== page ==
• Laura Whittington 29 October 2018, 8:39 am

    Thank you for everything.

  • Kathy Collett 29 October 2018, 10:16 am

    Your efforts have been amazing. I have had it for thirty years at the chronic stage and in a mild way since age seven. I never expected patients would have to endure such a long fight for recognition. We have been doing it on our own and feel relieved to have you take on the challenge of dismantling the PACE Trial.
    I met you in Perth, Western Australia and thought your presentation was fantastic.

  • Michele Krisko 31 October 2018, 7:28 am

    Thank you for using your excellent investigative and journalistic skills on behalf of ME/CFS patients.

    For anyone to accuse you of doing this for financial gain or recognition is preposterous! Those who get involved in work related to ME/CFS usually get scoffed at. It’s not exactly a subject many, outside of the patient community, give much thought or respect to.

    As for financial gain, that is almost laughable! You could be doing lucrative work on other matters with your background and experience. Are those who throw such accusations your way working in their respective fields for free and also without input from those their work will affect? I think we know why the mud is being thrown. You are getting closer to the actual truth of the studies. They don’t like this threat of exposure. They will do everything in their power to try to keep the covers over it all.

    I, for one, am happy to support the important work you are doing. I hope you will be able to continue to uncover and expose the faulty research that keeps other researchers, medical professionals, as well as family and friends of patients, from fully believing the level of disability ME/CFS patients suffer. The suffering and loss are deep and seemingly endless. The shoddy science that promotes treatments that in most cases would make a patient sicker need to be exposed.

  • LH 1 November 2018, 4:47 am

    I am on the HIV Aids HAART medications Viread, Isentress, Darunavir & Ritanovir and the ME is in full remission after 20 years of illness as these drugs target the exogenous viral protein particles of the Ruscetti/Mikovits XMRVs/MLVs,and by the way HAART likely cannot effectively reverse any endogenous rv activity to the point of remission.My fifth year almost on these meds now daily.Mikovits says Lipkin kept her in the dark when she was coerced and tricked by him.On Fauci’s orders apparently.Too big a problem.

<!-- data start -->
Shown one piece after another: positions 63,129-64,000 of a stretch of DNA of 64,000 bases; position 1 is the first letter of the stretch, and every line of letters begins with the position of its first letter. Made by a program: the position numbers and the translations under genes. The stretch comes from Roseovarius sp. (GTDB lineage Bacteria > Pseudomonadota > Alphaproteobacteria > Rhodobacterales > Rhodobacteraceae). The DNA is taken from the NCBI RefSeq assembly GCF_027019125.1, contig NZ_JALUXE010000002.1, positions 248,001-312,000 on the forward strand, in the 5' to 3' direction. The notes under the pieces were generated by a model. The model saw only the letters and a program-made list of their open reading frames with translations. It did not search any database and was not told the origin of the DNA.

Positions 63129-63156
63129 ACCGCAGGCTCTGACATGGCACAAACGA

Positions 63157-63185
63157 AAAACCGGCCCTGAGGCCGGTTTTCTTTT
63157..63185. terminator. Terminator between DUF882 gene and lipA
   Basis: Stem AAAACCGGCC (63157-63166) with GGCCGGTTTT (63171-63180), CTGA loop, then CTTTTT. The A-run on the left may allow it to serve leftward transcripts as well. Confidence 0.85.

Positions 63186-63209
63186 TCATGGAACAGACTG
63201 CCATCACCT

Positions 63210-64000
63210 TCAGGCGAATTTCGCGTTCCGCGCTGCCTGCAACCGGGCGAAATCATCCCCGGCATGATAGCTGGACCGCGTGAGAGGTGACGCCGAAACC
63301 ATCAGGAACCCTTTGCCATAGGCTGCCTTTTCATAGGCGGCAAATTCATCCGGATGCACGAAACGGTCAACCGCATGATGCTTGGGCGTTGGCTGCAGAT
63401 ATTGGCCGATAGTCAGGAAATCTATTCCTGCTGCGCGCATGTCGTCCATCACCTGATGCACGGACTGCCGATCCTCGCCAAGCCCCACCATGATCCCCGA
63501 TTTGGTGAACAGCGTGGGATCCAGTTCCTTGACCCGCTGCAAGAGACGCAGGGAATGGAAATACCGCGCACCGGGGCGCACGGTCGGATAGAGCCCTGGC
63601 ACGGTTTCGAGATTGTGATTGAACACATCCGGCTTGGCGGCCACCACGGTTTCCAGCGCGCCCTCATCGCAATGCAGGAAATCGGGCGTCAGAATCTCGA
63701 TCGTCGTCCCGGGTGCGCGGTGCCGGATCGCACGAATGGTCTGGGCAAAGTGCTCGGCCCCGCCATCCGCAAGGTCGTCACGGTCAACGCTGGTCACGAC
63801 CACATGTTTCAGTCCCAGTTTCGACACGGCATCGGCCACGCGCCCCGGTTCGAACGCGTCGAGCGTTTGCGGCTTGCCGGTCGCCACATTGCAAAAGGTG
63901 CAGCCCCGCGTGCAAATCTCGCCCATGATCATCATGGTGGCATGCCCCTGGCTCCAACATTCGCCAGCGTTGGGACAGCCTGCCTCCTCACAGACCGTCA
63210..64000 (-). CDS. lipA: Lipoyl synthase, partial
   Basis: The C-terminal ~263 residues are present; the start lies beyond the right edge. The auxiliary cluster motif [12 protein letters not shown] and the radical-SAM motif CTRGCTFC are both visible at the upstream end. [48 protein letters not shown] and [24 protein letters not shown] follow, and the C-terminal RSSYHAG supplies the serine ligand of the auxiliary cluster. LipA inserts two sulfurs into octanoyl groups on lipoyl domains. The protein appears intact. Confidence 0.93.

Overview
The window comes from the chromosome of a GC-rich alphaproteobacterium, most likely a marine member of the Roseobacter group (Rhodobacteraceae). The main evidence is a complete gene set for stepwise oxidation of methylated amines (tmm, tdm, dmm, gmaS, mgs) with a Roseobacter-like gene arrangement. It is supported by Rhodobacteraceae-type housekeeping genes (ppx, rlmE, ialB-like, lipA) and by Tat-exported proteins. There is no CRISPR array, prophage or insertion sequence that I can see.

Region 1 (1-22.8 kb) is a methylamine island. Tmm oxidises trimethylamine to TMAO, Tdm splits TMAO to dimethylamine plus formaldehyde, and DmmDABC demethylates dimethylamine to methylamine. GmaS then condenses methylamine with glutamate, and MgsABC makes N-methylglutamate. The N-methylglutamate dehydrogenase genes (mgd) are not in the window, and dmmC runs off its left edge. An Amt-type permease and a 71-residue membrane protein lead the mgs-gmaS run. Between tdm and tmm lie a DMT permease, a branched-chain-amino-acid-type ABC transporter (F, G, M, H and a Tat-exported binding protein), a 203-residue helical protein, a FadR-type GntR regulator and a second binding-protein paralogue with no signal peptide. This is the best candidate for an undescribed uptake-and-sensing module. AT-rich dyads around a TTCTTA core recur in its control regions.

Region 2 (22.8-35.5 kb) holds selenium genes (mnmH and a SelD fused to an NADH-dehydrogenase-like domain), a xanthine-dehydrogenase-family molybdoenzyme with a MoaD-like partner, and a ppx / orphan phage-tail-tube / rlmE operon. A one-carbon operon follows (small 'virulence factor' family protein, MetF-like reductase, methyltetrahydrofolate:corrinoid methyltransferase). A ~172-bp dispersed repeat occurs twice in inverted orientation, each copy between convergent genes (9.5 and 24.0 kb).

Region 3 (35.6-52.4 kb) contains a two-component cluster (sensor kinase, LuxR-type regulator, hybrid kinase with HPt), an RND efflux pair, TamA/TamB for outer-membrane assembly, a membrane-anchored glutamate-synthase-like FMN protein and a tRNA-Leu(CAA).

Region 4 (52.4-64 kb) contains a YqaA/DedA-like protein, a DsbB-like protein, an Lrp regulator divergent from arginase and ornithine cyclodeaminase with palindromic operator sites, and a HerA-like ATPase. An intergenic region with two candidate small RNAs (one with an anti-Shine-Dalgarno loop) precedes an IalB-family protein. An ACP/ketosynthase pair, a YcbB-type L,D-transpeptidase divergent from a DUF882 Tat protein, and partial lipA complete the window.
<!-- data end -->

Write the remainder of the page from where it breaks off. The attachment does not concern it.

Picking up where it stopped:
• LH 1 November 2018, 5:00 am

    History :

    Science 2009 XMRV paper by HTLV discoverer Ruscetti et al thanks to whom HIV was isolated using HTLV techniques.

    Four negative XMRV papers ensued the first one from UK psychiatrists invited to NIH NIAID name changing n policy committees in 80s n 90s.

    More negatives. Tons.

    Three or so positive (Lo Alter, Hanson Bell, German throat study)/neutral studies. Just a trickle.

    Lipkin mbio 2012 paper declared fraud by coauthors Mikovits & Ruscetti in 2014 as more details came to light on problems with Lipkin study.

    More negatives.

    Very few patients take ARVs. They get better. Few can get them. At least 3 or 4 needed. You can only get so far on 1 or 2 for long term ME.

    Iranian and Indian papers 2016 2017 detect xmrv in Aids and Prostate cancer. Not funded by eye winks out of the university window to big pharma and government, nor handshakes in the corridor of POWER.

  • Wendie Brock 1 November 2018, 4:26 pm

    Thank you for trying to help us.

  • JL 6 November 2018, 3:55 am

    Thank you for persisting in this pursuit, David. Your voice and your ability to bring other non-ME/CFS people along is making a difference where we can not.

    “Although the facts were plain for all to see, numbers alone rarely make an argument compelling when an established culture is firmly wedded to their ideas.”
    from “Unwell – What Makes a Disease a Disease?” by Mike McRae, p63